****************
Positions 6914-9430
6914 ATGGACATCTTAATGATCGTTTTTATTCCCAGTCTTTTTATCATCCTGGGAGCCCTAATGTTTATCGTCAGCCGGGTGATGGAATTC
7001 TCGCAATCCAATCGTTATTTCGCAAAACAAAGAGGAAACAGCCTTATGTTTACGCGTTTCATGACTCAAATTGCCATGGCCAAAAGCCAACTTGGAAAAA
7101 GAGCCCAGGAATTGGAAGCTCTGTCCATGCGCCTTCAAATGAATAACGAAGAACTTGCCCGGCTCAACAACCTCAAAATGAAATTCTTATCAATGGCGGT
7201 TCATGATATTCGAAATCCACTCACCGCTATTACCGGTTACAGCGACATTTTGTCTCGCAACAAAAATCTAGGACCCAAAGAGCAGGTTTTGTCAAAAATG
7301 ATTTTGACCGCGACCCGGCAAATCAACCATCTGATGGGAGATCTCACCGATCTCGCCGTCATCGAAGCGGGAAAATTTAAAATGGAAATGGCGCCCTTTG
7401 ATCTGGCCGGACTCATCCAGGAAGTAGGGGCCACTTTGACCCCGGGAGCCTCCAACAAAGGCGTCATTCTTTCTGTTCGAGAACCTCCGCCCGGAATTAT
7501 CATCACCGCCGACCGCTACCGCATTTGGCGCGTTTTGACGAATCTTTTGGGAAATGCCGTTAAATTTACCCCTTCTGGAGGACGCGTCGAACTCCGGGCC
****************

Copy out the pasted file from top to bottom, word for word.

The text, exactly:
Positions 6914-9430
6914 ATGGACATCTTAATGATCGTTTTTATTCCCAGTCTTTTTATCATCCTGGGAGCCCTAATGTTTATCGTCAGCCGGGTGATGGAATTC
7001 TCGCAATCCAATCGTTATTTCGCAAAACAAAGAGGAAACAGCCTTATGTTTACGCGTTTCATGACTCAAATTGCCATGGCCAAAAGCCAACTTGGAAAAA
7101 GAGCCCAGGAATTGGAAGCTCTGTCCATGCGCCTTCAAATGAATAACGAAGAACTTGCCCGGCTCAACAACCTCAAAATGAAATTCTTATCAATGGCGGT
7201 TCATGATATTCGAAATCCACTCACCGCTATTACCGGTTACAGCGACATTTTGTCTCGCAACAAAAATCTAGGACCCAAAGAGCAGGTTTTGTCAAAAATG
7301 ATTTTGACCGCGACCCGGCAAATCAACCATCTGATGGGAGATCTCACCGATCTCGCCGTCATCGAAGCGGGAAAATTTAAAATGGAAATGGCGCCCTTTG
7401 ATCTGGCCGGACTCATCCAGGAAGTAGGGGCCACTTTGACCCCGGGAGCCTCCAACAAAGGCGTCATTCTTTCTGTTCGAGAACCTCCGCCCGGAATTAT
7501 CATCACCGCCGACCGCTACCGCATTTGGCGCGTTTTGACGAATCTTTTGGGAAATGCCGTTAAATTTACCCCTTCTGGAGGACGCGTCGAACTCCGGGCC